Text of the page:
Wainwright described the ridge as ‘a bewildering succession of abrupt craggy heights and knotty outcrops’, though there now appears to be a continuous path to the summit, but even then I found no great difficulties: just keep moving upwards, and eventually the summit crown comes into sight and it’s an easy ascent onto the round top and to the cairn. The highlight of the view is the Scafell range, seen in a great ring from Slight Side round to Esk Pike, but this was a greyish day, with the cloudline cutting across the range, so that was somewhat disappointing.
You should know by now that I find ascending and descending by the same route an anathema. There’s not much geographical alternative, so I decided to vary my route of descent by crossing the top and dropping down to Fairfield, the wide open plateau between Grey Friars and the wall of Swirl How. There wasn’t a path but by angling round to the right, it was easy to find the head of Seathwaite Tarn’s valley and turn down that.

On such a day…

I hadn’t seen anyone throughout the course of the walk which, even then, was how I liked it. The upper valley was lonely and empty, and the slope was easy and uncomplicated. I marched out steadily and confidently, and at a pretty fast rate. It curved to the right, and there was still no sight of Seathwaite Tarn, when I found my rapid course approaching a curious patch of light green standing out from the reedy grass around. It made me curious as to what it was, but my near headlong march took me to it, and upon it rapidly. Without thinking, I planted my right boot down on it. And kept going down.
My boot plunged through the nearly non-existent surface and kept going until I was in above my knee. And, between my insouciant momentum and the natural imbalance caused by having one leg shoot down about two and a half feet below where it should be, my left boot, like night following day, crashed down on the sickly-green patch and didn’t stop until it was almost at the knee.
There I was, in a bog, with no-one in sight and no-one remotely likely to come in sight in the foreseeable, up to an average of both knees in the muck and well and truly stuffed.
If you’ll permit me a brief digression: in those days I still owned a short satirical comic story by Howard the Duck creator Steve Gerber, using his experience in writing for TV of having his scripts submitted to Standards & Practices, i.e., the censors. Systematically, they gut every point of tension, drama and natural human response to crisis from his scene. There is a glorious moment when they instruct, ‘instead of the pilot reacting to his spaceship going out of control by banging his fit on the dashboard and shouting, “dammit!”, have him demonstrate a positive coping reaction.’
Positive Coping Reaction! What a gem! You cannot make things like that up, only real life can produce something so astonishingly perfect.
So here I was, in my own little real-life crisis, my opportunity to demonstrate a Positive Coping Reaction. And how did I positively cope? I panicked and, by main, fear-fuelled strength, wrenched my right leg far enough out of the bog to get my knee onto the firm ground on the bank immediately before me, and use that as a lever to drag my left leg out after it.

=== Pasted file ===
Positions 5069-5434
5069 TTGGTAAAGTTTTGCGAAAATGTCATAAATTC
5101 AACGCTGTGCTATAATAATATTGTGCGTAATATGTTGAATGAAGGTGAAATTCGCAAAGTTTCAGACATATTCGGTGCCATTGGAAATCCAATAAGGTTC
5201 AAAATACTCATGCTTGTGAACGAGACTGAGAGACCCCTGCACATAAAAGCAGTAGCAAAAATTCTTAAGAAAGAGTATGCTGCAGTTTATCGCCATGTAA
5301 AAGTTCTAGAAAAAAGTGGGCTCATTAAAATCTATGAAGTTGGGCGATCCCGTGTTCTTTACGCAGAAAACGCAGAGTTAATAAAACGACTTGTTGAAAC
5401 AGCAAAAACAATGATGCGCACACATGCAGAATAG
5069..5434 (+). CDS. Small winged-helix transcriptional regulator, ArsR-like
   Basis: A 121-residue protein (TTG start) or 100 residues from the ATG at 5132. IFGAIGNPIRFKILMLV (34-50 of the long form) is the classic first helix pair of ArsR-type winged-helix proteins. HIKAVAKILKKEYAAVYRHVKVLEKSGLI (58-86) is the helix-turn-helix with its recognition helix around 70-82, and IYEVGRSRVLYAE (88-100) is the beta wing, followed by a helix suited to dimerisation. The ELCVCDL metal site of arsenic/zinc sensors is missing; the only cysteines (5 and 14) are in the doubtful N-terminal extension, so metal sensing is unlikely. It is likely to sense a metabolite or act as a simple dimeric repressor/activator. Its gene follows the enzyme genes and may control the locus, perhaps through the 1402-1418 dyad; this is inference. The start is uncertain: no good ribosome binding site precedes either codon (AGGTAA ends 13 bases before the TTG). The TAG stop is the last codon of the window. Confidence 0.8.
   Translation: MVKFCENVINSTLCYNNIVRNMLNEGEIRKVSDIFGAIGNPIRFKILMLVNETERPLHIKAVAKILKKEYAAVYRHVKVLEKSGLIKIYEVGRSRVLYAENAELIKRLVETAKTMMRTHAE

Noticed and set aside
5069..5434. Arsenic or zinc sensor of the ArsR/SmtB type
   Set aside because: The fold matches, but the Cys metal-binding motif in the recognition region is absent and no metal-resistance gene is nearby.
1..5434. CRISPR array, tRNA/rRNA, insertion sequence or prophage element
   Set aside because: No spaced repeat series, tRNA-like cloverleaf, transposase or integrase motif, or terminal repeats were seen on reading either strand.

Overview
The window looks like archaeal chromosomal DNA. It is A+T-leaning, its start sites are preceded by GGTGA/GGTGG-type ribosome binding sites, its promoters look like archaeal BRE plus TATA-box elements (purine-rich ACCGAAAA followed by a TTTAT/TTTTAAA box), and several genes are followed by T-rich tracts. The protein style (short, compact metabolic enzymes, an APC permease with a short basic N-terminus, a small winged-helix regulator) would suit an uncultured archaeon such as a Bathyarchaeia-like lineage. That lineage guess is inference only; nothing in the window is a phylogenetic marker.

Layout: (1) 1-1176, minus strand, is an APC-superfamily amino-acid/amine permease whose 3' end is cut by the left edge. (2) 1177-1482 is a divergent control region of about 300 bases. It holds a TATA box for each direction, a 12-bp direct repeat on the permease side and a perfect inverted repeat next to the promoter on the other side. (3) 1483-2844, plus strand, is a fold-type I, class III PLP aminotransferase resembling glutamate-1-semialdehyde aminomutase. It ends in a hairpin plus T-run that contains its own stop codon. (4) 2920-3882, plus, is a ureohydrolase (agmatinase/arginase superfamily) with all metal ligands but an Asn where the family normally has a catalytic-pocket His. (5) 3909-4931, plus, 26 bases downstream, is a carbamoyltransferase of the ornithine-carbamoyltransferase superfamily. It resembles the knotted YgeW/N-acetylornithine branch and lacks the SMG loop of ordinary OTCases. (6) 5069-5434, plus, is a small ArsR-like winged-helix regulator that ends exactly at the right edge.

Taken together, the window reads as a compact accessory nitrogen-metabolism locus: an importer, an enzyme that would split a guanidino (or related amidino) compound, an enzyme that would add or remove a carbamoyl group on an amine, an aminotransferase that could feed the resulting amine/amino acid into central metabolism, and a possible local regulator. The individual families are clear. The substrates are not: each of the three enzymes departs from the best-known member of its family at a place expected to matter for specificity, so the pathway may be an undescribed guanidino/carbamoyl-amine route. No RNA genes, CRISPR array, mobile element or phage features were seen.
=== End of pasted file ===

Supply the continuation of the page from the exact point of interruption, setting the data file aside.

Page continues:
Now, look here, kids. I know that the likes of Douglas Adams and actual responsible adults will advise you Don’t Panic, but trust me and be flexible. There are circumstances where panic is your friend and you should be prepared to embrace him fervently.
Nevertheless, though I was now safe, and determined to give all spots of bright green the legendary wide berth, I was pretty much sopping wet, and sedgey from the knees down to my socks and boots, which had thankfully emerged with me. Make sure you tie secure knots in those laces.
So I resumed my downhill progress in a somewhat more circumspect manner, eager to see the curve of the valley expose Seathwaite Tarn, though this was still some way below. Walking its shore was calming and gentle, but I had one further obstacle to pass as I neared the outflow and recognised the point where I had to regain the lower part of the ridge to drop down to Troutal.
To get there, I had to cross a wide expanse of wet and soft ground. Ordinarily, I wouldn’t have given it too much thought, but I was still rattled by my sinking experience, and was wary of any treacherous repetition. There was no way round it, I had to cross it, but how should I do this? The answer was ridiculous, but unexpectedly practical: a Groucho Walk.
Yes, I do mean the bent-kneed, half-crouch of the late Julius ‘Groucho’ Marx, and no, I am not joking. If you examine the movement, it has clear advantages. For one, the bent-knee stride means more ground is being covered at each step, and consequently a more rapid movement across the ground, whilst by splaying the stride, the centre of gravity is supported by a wider area, and only passes directly over the boot for a split-second. Of course, I didn’t have one fist clenched in the small of my back, nor another wielding an imaginary cigar, but in every other respect I adopted the position and made a very rapid transition to drier and firmer ground.
I don’t know how the theory stands up aerodynamically, but if it was all a load of gubbins, it was nevertheless a very effective placebo. I heaved a sigh of relief, descended to Troutal, the road and the car, and yanked my soggy socks and boots off. I could do nothing about my tide-marked jeans until I was back in Ambleside, however, and that called for a shower too.

The beautiful Duddon Valley